Do NOT tell your scammer he is posted here, or report their accounts as it puts others at risk!


Ask here if you're unsure whether or not you're dealing with a scammer, and we can help. This section is hidden from search engines.


Unread postby FoolMeOnce68 » Sun Sep 23, 2018 4:14 am

Good day. This site was so helpful to me and seemingly tens of thousands more, I thought I’d post a question here. Now that I’ve been scammed once, I’m even more critical than I once was.

Has anyone been or heard about, the possibility of being scammed through I have folks contacting me via that app, who share common DNA, and seem like they could be part of my family based on the DNA analysis - showing extremely high probability - but I’m not sure if it’s real or a scam. They haven’t asked for money, or gift cards or to meet or start a relationship, just said they are looking for answers. The other part of this is, if shows a high level of probability, does anyone else think this is something that can be spoofed?

Thanks for all the help.
Junior survivor
Posts: 17
Joined: Fri Jul 06, 2018 6:34 pm

Re: AncestryDNA

Unread postby firefly » Sun Sep 23, 2018 1:39 pm

We cannot say that is a scam. There are many complaints online about it, but not enough information shared to prove it.

Yes, genealogy can be used to defraud people online, and you have an example on how this can be done here:
Help yourself by helping others - report your scammer here.
Google can be your best friend;use it if you have doubts about someone met online. If someone met online only asks for money, no matter what reason, it´s 100% scam.
User avatar
"Nut job" admin.
Posts: 52657
Joined: Sun Apr 22, 2012 12:27 am
Location: in a parallel universe

Re: AncestryDNA

Unread postby SlapHappy » Sun Sep 23, 2018 4:52 pm

How did you receive the messages? Through your brand new email address or the old one that you looked at and opened? Were they out of the blue messages and you are not a member of ancestry?

Or was it through ancestry account that you joined? When did you join if so? Before or after you were scammed?
If you registered an ancestry account, did you use your new email address to open it?
Does ancestry have a separate app used on phone or pc?

If you joined ancestry (or any other website out there for that matter):

You may want to consider some of the implications to privacy when you open yourself up the the entire world.
I believe that you can set privacy to private (nobody can see your contact information) or public (open to the world.)
Also consider who else will get your information from ancestry when you agree to their terms of service.
Perhaps they reserve the right to sell your information to other companies??
Data leaks do occur online, so you should consider this as well.

Here are a few articles and a link to ancestry blog that might answer some of the other questions you may have,
You'll have to do your own research and make your own decisions on whether you want to open yourself up. share, and give away very personal information of yours when in contact with complete strangers to you or not. ... ts-n824776 ... stry-tests ... 831431001/ ... rns-723091 ... cestrydna/
If anyone asks you for money on the Internet they are always a scammer, 100% of the time.
Blackmail Scammed? Go here:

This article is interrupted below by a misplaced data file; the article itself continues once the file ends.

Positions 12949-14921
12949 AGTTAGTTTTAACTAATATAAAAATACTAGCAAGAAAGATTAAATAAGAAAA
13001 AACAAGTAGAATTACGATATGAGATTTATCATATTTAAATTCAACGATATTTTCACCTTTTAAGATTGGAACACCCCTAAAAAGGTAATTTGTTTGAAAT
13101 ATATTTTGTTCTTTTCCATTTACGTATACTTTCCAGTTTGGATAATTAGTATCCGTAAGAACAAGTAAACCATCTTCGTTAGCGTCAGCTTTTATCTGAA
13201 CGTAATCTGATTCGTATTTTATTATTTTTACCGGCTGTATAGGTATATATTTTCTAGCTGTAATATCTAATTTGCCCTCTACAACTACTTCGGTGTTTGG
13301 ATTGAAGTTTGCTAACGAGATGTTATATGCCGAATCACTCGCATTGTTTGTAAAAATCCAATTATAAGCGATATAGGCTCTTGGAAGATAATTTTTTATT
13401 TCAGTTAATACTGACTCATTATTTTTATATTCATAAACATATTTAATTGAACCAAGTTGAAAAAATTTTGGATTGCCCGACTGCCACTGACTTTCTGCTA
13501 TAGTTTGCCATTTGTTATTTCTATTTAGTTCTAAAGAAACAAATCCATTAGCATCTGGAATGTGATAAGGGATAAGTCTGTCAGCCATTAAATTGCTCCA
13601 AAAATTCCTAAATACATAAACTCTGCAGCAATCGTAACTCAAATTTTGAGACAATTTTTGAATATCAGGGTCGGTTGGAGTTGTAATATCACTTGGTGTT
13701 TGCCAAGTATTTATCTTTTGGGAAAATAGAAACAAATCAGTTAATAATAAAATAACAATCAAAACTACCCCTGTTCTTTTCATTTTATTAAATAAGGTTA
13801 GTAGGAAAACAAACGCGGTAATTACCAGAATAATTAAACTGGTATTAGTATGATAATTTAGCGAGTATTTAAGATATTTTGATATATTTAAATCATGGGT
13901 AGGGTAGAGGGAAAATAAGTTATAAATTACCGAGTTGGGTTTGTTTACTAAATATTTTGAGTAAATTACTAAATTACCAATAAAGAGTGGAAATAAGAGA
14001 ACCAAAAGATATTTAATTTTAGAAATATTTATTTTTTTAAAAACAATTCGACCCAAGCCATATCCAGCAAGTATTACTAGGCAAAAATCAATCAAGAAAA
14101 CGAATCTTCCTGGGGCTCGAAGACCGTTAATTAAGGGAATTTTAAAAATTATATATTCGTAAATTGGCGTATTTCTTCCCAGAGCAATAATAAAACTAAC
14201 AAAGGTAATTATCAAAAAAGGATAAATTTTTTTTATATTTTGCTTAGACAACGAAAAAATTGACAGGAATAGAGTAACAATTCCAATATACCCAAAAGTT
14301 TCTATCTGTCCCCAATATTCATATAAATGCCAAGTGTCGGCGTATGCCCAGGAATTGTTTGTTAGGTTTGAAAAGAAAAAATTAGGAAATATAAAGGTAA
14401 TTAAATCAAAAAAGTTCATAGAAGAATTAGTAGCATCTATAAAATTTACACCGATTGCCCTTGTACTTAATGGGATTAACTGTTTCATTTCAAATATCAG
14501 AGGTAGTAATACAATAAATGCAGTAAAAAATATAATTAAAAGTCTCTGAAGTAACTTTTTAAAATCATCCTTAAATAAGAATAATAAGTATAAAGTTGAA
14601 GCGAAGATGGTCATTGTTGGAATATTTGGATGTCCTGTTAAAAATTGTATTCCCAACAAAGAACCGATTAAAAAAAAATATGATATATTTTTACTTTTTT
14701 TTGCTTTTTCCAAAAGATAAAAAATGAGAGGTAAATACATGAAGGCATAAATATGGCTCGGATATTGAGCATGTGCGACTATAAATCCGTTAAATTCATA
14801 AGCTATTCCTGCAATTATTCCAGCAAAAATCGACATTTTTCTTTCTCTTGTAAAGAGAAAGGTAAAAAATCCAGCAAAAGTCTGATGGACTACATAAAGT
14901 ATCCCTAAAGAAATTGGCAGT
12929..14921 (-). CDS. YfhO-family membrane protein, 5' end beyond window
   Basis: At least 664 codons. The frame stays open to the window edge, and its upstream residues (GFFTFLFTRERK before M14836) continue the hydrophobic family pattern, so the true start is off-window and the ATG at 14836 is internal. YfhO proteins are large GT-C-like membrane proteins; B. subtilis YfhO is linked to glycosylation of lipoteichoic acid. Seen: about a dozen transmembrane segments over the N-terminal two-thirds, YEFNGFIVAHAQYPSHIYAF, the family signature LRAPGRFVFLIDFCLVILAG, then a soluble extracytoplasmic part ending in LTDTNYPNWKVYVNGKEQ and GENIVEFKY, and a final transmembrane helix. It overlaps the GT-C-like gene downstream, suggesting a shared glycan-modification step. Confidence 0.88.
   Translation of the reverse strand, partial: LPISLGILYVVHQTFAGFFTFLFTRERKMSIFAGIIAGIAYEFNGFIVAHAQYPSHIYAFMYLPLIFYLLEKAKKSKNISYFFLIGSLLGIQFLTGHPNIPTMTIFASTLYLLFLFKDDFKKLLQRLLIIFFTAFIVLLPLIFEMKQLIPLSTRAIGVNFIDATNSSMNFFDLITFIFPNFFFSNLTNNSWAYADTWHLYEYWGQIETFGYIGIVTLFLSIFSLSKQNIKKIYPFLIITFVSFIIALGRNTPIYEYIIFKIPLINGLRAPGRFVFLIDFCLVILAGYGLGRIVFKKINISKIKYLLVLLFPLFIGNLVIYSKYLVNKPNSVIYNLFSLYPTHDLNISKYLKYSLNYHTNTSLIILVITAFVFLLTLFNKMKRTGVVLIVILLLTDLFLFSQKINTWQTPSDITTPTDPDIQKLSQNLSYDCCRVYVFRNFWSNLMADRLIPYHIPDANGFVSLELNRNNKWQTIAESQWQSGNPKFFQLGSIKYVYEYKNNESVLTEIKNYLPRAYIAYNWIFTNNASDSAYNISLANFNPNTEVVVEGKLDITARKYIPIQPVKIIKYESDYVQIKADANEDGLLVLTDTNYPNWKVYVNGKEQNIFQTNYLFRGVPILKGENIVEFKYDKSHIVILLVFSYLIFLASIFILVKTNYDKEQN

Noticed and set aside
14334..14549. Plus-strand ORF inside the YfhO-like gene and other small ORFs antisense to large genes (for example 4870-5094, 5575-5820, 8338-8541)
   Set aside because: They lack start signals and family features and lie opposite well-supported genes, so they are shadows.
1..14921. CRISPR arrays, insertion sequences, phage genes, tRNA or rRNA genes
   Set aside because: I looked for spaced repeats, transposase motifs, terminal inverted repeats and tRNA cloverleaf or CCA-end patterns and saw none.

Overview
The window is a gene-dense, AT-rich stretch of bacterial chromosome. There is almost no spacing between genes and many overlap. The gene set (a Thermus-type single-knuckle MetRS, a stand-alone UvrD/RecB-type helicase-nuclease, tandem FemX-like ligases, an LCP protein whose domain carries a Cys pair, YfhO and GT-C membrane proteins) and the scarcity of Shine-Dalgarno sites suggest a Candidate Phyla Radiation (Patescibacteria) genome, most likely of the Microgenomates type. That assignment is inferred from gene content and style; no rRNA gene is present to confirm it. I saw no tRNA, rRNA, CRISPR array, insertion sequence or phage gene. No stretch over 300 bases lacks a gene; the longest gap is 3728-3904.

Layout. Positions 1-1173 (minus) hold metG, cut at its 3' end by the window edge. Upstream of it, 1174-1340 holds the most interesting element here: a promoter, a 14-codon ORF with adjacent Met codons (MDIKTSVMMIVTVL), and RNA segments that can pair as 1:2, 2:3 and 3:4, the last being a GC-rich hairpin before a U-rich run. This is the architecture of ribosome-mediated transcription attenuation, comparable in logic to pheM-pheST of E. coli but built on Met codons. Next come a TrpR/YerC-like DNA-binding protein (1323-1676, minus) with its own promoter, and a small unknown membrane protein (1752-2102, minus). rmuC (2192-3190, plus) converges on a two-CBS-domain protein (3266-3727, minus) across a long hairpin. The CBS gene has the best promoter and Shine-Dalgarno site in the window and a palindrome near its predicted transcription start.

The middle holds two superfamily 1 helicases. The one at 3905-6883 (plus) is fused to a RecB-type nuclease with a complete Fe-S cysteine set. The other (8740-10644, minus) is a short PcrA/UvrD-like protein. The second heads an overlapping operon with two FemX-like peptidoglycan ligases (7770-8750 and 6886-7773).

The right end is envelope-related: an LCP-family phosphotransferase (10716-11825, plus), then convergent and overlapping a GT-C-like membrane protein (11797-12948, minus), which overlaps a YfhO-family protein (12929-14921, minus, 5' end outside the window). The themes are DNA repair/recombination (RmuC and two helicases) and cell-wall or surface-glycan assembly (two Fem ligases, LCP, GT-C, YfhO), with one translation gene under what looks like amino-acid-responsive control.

FAQ viewtopic.php?f=3&t=19
Victim of a scam? Go here: ... =3&t=26504
User avatar
human guy! With small brain.
Posts: 44743
Joined: Tue Apr 17, 2012 5:18 am
Location: Just a face in a magazine, watching you post your scammer's details.

Re: AncestryDNA

Unread postby FoolMeOnce68 » Wed Oct 24, 2018 12:06 am


Thank you for the reply, I forgot I posted in here and am just now coming back to see if I could possibly offer some assistance to others, and found your reply.

I joined before my scam attempt and it was joined under the email address that was associated to my scam. I have long since changed the associated email with that account and the phone number associated was never one shared with my scammer. My profile from the beginning was as private as the site would allow and contact was only allowed via the anonymous internal messaging system.

I received the messages from within the messaging system, specifically from a mutual DNA contact. According to AncestryDNA, we have a certainty of being close family, with a High Probability. The randomness is that this person elected to contact me, as did one of the other family members in that same tree line.

I contacted AncestryDNA to ask them about the likelihood of a scammer being able to reach me through their internal site and they are fairly confident that IF someone matched any or all of my DNA and showed high probability of a connection, then the odds of it being a scammer are next to zero. They confirmed it's all scientific and that all results are published/posted based on the factual results of the DNA testing.

In closing, this was not a random email received to a new email address, from someone within, specifically targeting me and they haven't asked for money or assistance. I will review all of the links you provided, as you always provide fantastic insight and information. I refuse to let my guard down after what happened so I'm always skeptical about anything like this. This does have a bit of a legit feel to it, but only because they aren't asking me for private information like address or phone number or other relatives or asking me for money. They are merely saying they believe we are relatives based on the common results of our DNA.

Thank you again, I hope that I was able to answer your questions as sufficiently as you answered mine.

Junior survivor
Posts: 17
Joined: Fri Jul 06, 2018 6:34 pm

Return to Am I being scammed/Is this a scammer?

Who is online

Users browsing this forum: No registered users and 1 guest